The way Beah explained what happened to him, he did it in a sad way. My response to the writer is that I feel sorry for him. I cannot relate to him in any way since I have never been exposed to war and even been a soldier fighting in it. He was strong through the hardest part of his life; the actual war itself, rehabilitation, and ultimately escaping Freetown, Sierra Leone to eventually fly over to New York and start a new life. Ishmael Beah’s memoir, A Long Way Gone, replays a part of Beah’s life that will always be very vivid to him.
If there is nothing good left in the destiny of a person, he or she will die” (54). The words of Ishmael 's father help galvanize Beah to continue on his journey although it is harsh and unbearable. Beah is struggling with depression and isolation, but the words of his father give him a sense of hope and light at the end of the tunnel that he will survive. The war was harsh, and the cruel and unjust treatment of the soldiers causes Ishmael Beah to live his childhood in fear and discomfort. He exclaims that “we were always either at the front lines, watching a war movie, or doing drugs.
The human condition is full of paradoxes and double meanings. We can commit the most shocking and terrible acts, but we can complete the most virtuous and honorable feats. Ishmael Beah describes the appalling and violent behavior he and other children exhibited toward the human life during his time in the Sierra Leonean civil war in his memoir, A Long Way Gone. Beah also details the forgiveness and kindness of complete strangers that helped him become the man that fate meant him to be. Homo sapiens are complex creatures brimming with irony and surprises.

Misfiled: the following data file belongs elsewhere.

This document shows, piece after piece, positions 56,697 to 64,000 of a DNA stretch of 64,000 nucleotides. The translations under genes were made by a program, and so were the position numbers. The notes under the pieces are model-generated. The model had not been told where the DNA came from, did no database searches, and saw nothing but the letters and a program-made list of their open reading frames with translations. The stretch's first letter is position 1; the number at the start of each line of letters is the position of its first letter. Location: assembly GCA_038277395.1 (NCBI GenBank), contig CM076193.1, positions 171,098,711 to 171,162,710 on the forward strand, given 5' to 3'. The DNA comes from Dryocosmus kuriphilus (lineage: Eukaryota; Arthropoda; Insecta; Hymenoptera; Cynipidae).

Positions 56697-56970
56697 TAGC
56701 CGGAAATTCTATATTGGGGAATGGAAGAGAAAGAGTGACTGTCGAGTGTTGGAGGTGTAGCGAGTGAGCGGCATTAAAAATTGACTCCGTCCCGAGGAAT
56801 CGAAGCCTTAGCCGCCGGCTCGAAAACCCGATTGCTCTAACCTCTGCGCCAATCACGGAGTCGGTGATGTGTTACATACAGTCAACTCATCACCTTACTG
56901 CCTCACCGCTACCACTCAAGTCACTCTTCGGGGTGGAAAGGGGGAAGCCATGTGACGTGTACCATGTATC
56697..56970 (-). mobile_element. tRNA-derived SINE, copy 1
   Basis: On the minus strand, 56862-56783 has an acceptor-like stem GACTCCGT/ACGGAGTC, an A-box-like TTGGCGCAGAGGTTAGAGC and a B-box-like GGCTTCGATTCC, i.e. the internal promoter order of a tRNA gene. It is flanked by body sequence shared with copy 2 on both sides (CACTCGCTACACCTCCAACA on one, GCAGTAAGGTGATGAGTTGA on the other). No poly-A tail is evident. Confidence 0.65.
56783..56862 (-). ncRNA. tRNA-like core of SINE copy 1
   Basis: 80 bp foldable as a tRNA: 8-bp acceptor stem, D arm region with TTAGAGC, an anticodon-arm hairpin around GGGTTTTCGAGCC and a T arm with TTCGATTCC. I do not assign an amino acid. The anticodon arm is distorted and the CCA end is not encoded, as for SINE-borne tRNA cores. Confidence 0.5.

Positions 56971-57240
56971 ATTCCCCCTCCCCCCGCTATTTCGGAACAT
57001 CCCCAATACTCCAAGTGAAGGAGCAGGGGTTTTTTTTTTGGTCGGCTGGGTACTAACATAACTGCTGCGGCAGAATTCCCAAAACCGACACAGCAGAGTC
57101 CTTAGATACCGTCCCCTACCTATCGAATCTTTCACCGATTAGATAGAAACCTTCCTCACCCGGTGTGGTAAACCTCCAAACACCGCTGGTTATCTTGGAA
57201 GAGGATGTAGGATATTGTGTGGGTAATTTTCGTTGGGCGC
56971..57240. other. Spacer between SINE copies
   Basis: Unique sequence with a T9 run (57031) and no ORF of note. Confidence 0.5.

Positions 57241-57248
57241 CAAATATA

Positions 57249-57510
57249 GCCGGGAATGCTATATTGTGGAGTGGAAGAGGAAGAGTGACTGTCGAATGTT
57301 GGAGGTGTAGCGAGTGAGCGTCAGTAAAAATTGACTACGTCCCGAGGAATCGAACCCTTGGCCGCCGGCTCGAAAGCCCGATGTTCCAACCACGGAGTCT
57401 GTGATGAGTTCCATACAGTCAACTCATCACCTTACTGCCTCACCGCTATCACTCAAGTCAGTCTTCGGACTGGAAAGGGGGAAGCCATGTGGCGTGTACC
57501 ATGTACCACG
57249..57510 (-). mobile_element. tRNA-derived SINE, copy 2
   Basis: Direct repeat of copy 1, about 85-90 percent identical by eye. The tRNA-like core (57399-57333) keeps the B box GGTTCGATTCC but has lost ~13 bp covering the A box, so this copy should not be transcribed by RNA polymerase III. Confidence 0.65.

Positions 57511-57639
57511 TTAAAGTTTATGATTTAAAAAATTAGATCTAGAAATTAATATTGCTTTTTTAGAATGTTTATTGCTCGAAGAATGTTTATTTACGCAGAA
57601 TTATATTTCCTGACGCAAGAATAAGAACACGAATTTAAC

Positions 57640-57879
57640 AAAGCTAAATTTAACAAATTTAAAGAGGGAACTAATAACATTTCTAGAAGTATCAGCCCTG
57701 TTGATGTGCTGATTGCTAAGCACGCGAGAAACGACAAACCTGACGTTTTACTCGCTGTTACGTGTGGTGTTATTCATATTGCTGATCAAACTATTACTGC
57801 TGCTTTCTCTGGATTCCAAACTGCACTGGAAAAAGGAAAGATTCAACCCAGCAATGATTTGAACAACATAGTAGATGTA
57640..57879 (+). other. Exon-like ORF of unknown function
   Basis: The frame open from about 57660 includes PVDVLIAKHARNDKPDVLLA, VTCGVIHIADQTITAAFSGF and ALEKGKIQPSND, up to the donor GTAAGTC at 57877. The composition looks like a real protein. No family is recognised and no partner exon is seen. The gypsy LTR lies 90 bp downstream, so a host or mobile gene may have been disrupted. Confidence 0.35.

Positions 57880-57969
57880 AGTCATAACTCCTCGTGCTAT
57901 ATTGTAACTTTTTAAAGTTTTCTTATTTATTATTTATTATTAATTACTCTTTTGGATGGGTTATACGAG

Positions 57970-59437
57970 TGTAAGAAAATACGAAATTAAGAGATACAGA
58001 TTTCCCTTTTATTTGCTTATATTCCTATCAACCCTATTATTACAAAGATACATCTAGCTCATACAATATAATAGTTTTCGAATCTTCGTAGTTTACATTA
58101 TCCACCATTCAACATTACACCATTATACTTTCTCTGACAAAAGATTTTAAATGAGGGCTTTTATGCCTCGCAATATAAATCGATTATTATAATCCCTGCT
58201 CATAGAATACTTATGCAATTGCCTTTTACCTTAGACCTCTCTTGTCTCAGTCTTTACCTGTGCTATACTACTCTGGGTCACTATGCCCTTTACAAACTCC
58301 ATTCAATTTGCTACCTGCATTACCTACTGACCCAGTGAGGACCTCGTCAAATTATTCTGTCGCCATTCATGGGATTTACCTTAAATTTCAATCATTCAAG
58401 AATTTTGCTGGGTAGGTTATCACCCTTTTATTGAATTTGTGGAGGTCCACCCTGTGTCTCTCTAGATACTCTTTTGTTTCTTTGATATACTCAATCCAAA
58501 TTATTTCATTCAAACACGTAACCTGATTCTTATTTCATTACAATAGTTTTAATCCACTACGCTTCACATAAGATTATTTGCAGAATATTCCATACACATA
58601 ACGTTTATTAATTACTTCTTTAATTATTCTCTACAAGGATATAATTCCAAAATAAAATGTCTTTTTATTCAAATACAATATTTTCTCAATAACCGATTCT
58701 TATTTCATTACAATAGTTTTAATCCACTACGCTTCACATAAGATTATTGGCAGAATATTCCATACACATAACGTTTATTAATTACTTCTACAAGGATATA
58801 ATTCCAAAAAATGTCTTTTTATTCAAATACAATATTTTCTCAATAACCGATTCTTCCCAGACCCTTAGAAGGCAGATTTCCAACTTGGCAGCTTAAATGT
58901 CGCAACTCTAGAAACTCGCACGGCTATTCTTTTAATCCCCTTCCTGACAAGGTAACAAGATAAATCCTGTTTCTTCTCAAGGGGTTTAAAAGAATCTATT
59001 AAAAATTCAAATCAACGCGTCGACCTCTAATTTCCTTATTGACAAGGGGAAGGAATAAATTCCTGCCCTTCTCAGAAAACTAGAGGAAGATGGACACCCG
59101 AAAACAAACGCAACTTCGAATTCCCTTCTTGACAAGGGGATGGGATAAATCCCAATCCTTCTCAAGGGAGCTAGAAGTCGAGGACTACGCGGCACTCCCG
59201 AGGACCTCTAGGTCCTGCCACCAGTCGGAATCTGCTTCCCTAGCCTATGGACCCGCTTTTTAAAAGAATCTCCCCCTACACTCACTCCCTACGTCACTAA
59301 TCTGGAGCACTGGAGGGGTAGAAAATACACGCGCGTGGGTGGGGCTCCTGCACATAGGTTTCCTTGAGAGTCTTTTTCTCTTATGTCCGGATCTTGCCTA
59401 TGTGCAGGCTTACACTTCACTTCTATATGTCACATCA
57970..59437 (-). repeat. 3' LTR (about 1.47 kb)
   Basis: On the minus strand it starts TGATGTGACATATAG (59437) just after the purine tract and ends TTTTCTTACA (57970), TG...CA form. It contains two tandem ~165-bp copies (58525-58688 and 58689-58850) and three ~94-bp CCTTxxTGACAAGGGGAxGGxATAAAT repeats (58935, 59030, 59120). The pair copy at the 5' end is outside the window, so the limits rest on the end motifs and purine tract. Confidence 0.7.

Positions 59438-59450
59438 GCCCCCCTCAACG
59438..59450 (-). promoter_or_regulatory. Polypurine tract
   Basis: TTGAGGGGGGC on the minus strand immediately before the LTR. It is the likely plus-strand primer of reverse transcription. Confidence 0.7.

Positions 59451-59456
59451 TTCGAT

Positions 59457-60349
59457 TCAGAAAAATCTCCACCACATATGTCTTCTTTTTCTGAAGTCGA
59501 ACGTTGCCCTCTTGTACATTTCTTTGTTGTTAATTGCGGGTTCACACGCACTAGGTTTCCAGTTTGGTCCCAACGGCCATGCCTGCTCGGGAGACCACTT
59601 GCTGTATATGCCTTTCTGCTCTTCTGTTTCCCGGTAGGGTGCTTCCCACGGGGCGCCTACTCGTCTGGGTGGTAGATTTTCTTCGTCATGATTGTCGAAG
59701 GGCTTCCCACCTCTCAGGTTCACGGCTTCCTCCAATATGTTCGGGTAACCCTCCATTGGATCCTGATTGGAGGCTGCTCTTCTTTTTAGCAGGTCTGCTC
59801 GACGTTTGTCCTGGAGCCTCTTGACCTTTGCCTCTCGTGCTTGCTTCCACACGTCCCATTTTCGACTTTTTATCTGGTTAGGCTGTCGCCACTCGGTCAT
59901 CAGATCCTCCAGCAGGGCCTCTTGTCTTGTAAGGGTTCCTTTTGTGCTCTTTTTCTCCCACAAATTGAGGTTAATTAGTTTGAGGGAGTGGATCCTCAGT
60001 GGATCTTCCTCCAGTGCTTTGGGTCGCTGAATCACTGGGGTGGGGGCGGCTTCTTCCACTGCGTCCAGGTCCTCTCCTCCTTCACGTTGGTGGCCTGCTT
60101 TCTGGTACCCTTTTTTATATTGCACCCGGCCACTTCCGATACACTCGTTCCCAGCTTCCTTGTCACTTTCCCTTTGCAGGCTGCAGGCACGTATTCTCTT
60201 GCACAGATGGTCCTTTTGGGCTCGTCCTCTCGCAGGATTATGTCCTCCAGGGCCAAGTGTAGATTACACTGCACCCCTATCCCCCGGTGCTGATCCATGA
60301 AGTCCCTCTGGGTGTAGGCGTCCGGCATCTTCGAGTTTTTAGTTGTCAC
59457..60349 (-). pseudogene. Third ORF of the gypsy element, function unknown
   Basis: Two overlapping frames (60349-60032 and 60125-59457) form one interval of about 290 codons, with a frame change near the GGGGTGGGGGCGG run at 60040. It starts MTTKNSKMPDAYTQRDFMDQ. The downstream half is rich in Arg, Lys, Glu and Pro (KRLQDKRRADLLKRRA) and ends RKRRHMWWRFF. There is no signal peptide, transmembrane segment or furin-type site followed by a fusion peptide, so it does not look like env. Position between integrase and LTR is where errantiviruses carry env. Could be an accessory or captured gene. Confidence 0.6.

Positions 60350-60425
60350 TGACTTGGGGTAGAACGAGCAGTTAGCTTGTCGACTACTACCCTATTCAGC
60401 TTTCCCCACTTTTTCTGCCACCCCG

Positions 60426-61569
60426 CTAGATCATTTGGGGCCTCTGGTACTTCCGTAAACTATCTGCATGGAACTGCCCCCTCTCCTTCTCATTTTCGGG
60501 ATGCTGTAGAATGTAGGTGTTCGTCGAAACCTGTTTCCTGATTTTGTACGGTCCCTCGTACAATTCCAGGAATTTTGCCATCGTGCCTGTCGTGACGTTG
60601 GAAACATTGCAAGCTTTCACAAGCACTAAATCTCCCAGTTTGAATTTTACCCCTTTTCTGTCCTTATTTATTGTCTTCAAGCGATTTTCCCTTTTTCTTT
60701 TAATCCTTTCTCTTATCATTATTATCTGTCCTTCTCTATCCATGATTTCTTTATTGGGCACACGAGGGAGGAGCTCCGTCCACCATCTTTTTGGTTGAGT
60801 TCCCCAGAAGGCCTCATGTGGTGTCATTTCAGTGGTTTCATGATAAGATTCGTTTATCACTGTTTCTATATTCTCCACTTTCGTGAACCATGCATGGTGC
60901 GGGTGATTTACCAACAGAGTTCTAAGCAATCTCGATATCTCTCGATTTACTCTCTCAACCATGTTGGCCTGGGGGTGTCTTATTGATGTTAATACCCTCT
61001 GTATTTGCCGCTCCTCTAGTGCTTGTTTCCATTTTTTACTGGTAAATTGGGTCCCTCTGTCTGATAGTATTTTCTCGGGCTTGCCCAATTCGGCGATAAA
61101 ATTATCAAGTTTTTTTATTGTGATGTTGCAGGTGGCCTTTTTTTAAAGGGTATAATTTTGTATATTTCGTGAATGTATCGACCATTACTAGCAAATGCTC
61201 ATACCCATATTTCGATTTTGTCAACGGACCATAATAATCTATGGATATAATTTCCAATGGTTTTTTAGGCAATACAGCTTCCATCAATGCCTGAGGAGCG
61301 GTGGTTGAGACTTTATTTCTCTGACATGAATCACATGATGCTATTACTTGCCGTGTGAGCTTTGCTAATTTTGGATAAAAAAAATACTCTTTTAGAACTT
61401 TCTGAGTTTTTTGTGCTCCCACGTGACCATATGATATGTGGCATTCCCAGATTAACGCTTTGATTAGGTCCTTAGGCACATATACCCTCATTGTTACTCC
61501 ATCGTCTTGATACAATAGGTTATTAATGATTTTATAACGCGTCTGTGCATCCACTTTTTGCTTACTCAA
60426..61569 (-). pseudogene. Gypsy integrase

Later, UNICEF came and decided to take Ishmael out of the war and put him in a rehabilitation center. In this part of the novel, the reader can see how his desire for killing has controlled him completely. By fighting and killing rebel members in the rehabilitation center and beating up the guards to force them into doing what the children wants to do, the reader can see that the war has changed their ways of life and thoughts. The army was able to change Ishmael 's desires and from that, he became a deadly
Family: You Never Know What You Have Until it is Gone Throughout the memoir “A Long Way Gone”, Ishmael told how he lost his family in war, through this experience he realized that his family is crucial to his happiness and well being, he also learned that he could form other family bonds with different people. “I wanted to see my family, even if it meant dying with them” (Beah 109). The definition of a family is not limited to blood relation, other loved ones can be family as well.